“There was also a certain amount of communication breakdown in D&D over populating Dungeon Levels and the wandering creatures therein. For one thing the weaker creatures are on the upper levels but the encounter table compensates their weaknesses by giving them higher numbers, which is OK out in the open but not in the Dungeons. Also the wandering creatures are supposed to be wandering in levels where they would normally be found inhabiting, and again in somewhat smaller levels. Now Blackmoor was not set up as a totally random Dungeon originally but with a overall plan and scheme in mind, not just a meatgrinder for adventurers. This gets me a lot of complaints about lack of action and no treasure (everyone keeps going to the same rooms and I refuse refill them to please them). Another point of mixup was that players were not intended to become harder to hit and take more damage as they progress. Instead they were to take the same amount of hits all the time (with the exceptions of spells, magic, etc.) while becoming more talented in inflicting hits and avoiding the same. This was a great equalizing influence. I should note that I gave them all about twice the potential number of hits (one die roll for the number of dice you roll is a three meaning you cast three die 3, 4, 2 meaning that you take nine hits (but you could take as many as 36 hits). Also the number of hits you could take were partially in relation to the of points the person possesses.”


"There was also a certain amount of communication breakdown in D&D over populating Dungeon Levels and the wandering creatures therein. For one thing the weaker creatures are on the upper levels but the encounter table compensates their weaknesses by giving them higher numbers, which is OK out in the open but not in the Dungeons."

This letter was really quite a surprise to me when I first was able to read a copy, in the sense that it had been mentioned a few times here and there, leading one to expect a bitter tone from Arneson with a laundry list of strong complaints about the "communication breakdown" and what was wrong with the first printing of D&D.  That's what the hype had been, painting Arneson as something of a jerk.  The truth, as is readily apparent and often the case in life, is much more banal.   The paragraph is short and perhaps disappointingly drama free.  Arneson expresses only a "certain amount" of communication breakdown regarding only the stocking of monsters in dungeons, and a "point of mixup" regarding how he envisioned Hit Points and Damage in combat.  From the whole game Arneson finds only these two areas to be important enough to mention that he envisioned them differently - hardly the wailings of an injured man with a list of complaints.  What we do have however, is some fascinating ideas, so lets dive in.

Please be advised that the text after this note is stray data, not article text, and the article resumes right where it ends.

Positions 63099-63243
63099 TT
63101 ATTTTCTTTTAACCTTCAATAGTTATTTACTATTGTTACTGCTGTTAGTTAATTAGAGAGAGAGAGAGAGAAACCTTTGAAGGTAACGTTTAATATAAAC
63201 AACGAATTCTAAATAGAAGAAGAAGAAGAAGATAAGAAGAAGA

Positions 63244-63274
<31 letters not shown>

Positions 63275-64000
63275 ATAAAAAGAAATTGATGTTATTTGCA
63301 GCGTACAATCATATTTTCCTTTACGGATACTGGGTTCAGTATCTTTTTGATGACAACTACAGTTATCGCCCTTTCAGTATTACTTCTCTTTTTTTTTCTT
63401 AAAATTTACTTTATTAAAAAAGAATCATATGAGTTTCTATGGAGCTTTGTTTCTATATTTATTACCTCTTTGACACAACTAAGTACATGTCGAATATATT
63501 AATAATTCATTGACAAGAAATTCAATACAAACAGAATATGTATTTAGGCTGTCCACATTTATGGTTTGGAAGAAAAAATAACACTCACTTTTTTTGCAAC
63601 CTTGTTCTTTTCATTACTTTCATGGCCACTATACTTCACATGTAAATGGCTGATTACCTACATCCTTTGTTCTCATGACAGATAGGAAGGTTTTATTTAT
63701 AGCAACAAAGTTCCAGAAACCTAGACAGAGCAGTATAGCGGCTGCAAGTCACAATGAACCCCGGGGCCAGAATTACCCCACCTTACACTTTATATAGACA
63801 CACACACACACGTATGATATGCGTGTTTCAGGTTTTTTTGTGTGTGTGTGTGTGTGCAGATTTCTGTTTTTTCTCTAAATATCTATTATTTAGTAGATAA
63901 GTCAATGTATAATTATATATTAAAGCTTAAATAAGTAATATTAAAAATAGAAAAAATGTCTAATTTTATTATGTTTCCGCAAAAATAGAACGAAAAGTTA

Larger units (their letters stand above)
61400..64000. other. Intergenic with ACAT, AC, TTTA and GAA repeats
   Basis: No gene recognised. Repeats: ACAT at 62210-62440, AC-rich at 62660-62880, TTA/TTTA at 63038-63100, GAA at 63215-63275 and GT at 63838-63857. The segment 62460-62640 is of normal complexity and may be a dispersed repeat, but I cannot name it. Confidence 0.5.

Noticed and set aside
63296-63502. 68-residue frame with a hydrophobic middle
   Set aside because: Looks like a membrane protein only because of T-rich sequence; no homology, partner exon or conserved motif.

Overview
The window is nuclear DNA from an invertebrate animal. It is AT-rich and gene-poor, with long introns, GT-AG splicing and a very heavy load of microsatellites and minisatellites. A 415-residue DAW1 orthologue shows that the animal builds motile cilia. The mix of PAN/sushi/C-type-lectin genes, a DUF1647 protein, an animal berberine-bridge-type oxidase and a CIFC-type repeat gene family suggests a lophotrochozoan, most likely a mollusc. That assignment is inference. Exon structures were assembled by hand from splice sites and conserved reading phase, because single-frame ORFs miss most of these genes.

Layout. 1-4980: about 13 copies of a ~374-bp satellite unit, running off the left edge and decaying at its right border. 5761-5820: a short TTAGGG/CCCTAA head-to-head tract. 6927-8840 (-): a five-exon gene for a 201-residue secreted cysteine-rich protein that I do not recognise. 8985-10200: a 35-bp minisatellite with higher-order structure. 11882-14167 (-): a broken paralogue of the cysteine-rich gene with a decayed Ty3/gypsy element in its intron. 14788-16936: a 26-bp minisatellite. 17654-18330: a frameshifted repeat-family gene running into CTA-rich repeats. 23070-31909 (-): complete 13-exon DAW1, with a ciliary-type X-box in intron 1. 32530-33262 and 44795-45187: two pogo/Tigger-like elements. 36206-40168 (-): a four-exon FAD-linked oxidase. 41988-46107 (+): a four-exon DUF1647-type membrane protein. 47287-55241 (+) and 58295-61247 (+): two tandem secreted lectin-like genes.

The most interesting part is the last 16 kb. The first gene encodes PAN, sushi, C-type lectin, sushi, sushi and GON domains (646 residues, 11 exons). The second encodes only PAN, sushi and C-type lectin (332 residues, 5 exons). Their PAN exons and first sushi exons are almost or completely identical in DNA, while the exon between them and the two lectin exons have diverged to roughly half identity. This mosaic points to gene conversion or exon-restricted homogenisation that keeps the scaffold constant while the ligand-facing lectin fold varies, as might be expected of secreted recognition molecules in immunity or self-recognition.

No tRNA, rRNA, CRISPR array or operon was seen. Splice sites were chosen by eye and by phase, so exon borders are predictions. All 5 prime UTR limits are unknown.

Part 1 Setting up the Dungeon.                

"For one thing the weaker creatures are on the upper levels" - Arneson is telling us here he doesn't like that weaker creatures only appear on upper dungeon levels.  We can infer from that that he preferred an even distribution, or at least a distribution that allowed for the possibility of any creature to appear on any level.  That is precisely what we see in the original, pre-D&D levels of Blackmoor dungeon, where dwarves and goblins might inhabit the same level as Balrogs and Dragons and lowly orcs could be rulers of the very bottom level.

" the encounter table compensates their weaknesses by giving them higher numbers, which is OK out in the open but not in the Dungeons."  Arneson is telling us that dungeon level should not be a factor regarding the number of creatures encountered.  Thus the complex formulas such as in the Holmes rulebook for calculating the number of wandering monsters encountered based upon the size and experience level of the adventurers was not something Arneson approved of.

". Also the wandering creatures are supposed to be wandering in levels where they would normally be found inhabiting"  Arneson is telling us that only the monsters already "inhabiting" the level can become  wandering monsters.  That's precisely what one sees in Temple of the Frog.  There the monsters in each room are given a chance to be absent when the PC's arrive, or encountered wandering nearby. 

"and again in somewhat smaller levels."  This is a little tougher to catch his meaning.  I think the "smaller levels" he is referring back to "again" is meant as the antithesis of the higher numbers he disliked above.  In other words "in somewhat smaller levels (amounts) than the idea of having larger numbers compensate for dungeon level". 

So rather than talking about the size of the dungeon (smaller levels) or the Hit Dice of the monsters (smaller levels) he is talking about numbers appearing (smaller levels of group numbers).  Dungeon size really makes no sense.  Hit Dice makes some sense if taken to mean smaller totals, but no sense if taken to mean only low power monsters should wander.  So by smaller levels I think he is trying to express that the overall strength of wandering monsters should not be jacked up to match that of the Player Characters.  That makes total sense if the wandering monster is but a subset of some group inhabiting the dungeon level - a trio of goblins wandering out of a room, for example.  It is a naturalistic explanation of the appearance the monster.

"Now Blackmoor was not set up as a totally random Dungeon originally but with a overall plan and scheme in mind, not just a meatgrinder for adventurers."